Colombia native Maria Cano is a former judge, but she’s better known to late night Queens diners as the Arepa Lady. Her food cart under the 7 train on Roosevelt Avenue is famous for the golden, cheesy, salty-sweet arepas it has been doling out since 1990. But the arepas haven’t always been easy to come by: the cart is open only on particular nights, from about 10:30 p.m. to 4 a.m., and only in warm weather.
Until now: Cano and several family members who help out with the business are opening a brick-and-mortar store, due to debut at Roosevelt Avenue and 77th Street next month. We spoke with Cano’s son, Alejandro, about the transition to restaurant ownership, and how Maria came to be one of the most beloved vendors in the city.
Tell me a bit about how your mom went from working in law in Colombia to running a food cart here.
Her story is like any immigrant’s. Because of the political situation in Colombia, we had to leave. It was dangerous in the 80s because of the narcoterrorism down there. She didn’t want to have us mixed up with that, so we migrated to the States. So for her it was hard, going from being a professional to being out on the streets trying to sell something. But she had to put food on the table and pay the rent.
What are some of the challenges of opening a restaurant?
Since we’re not mobile and everything is permanent, there are different requirements from the city for types of equipment. We have to work with the fire department and get inspections. It’s very different, and we’re learning as we go.
What made you decide, after all this time, to make the transition?
My mom started the food cart, but as she gets older, she’s not going to be able to be on the street so much. So we felt it was better to open something a little more permanent. We only have a seasonal license for the cart, from April to October, so with a brick-and-mortar store, we can be open year round.
We’re going to try to do both [the cart and restaurant]. If people want to sit down for a little bit they can do that. The food cart will be operated close to where the brick-and-mortar store is.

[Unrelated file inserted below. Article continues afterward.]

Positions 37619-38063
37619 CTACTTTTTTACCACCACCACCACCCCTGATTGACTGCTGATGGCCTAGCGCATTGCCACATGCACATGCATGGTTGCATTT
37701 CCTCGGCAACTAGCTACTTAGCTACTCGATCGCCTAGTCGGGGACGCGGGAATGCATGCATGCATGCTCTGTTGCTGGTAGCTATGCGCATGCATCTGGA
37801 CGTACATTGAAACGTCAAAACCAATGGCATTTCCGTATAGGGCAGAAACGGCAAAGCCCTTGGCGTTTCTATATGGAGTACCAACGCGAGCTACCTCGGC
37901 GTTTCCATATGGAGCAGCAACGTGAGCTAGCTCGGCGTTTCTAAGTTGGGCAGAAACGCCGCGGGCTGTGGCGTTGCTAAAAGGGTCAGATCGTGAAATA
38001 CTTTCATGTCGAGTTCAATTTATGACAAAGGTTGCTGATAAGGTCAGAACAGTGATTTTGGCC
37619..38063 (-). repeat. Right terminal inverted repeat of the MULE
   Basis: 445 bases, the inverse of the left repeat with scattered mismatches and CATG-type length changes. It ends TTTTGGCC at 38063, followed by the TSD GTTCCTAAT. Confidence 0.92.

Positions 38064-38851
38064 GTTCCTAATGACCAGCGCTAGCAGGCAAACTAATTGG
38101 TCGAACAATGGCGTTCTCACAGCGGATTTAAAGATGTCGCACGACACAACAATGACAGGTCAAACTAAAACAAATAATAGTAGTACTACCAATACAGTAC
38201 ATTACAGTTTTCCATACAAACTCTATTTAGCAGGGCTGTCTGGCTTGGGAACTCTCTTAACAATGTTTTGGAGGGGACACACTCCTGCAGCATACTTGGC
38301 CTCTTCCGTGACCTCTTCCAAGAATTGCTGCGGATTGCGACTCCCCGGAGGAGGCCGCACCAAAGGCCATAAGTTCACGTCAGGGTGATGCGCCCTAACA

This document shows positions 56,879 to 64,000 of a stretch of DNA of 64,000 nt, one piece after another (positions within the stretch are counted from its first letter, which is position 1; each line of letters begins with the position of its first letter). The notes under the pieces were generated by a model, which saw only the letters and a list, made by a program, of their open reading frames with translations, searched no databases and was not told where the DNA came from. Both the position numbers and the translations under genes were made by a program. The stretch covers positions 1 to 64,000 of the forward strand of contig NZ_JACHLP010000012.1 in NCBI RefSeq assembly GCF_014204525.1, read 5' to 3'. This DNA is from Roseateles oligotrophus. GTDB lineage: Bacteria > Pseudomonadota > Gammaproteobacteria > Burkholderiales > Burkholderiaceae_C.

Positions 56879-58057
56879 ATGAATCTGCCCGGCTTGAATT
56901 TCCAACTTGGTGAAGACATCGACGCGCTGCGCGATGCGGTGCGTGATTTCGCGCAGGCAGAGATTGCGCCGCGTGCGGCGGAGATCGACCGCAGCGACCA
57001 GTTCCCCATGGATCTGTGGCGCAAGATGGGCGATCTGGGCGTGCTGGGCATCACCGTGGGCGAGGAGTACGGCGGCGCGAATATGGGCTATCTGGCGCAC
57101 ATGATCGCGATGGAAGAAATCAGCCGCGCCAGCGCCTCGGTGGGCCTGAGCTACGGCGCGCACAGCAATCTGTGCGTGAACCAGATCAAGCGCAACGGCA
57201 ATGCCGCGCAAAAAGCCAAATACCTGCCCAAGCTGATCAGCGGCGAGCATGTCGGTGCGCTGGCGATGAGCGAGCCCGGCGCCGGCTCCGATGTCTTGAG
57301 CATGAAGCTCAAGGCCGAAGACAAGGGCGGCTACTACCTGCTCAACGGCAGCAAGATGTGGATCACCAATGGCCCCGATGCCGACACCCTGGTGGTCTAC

What can we expect to see on the restaurant’s menu?
We plan to expand the menu and to make it more vegetarian-friendly.
Did you ever imagine your mom would become so well-known for her cooking?
It’s a little bit surprising. She tries to do everything with love. It’s the love that she puts into her food that makes it special.
What’s it like working such late hours with the food cart?
She got used to those hours, but it’s a little hard. The rest of us who help out do have regular jobs and then we have to switch gears. But for my mom, the hours allowed her to spend time with us when we were growing up. She would work at night so she could pick us up from school during the day.
Do you see anything interesting in the neighborhood, working the night shift?
There’s a different vibe in the neighborhood, a totally different set of people who are out. You get to see some things you wouldn’t normally see during the day. The neighborhood has a great gay Latino nightlife, so there are a lot of customers who are gay and transgender who come and enjoy my mom’s food. Unfortunately, sometimes you see fights. But I think the neighborhood has mellowed a bit over the years.
What are your goals for the restaurant?
Just that people will come and enjoy it. In the rest of the city nowadays, you see a lot of mom and pop stores closing up. So hopefully we can endure.
This article from the Village Voice Archive was posted on April 16, 2014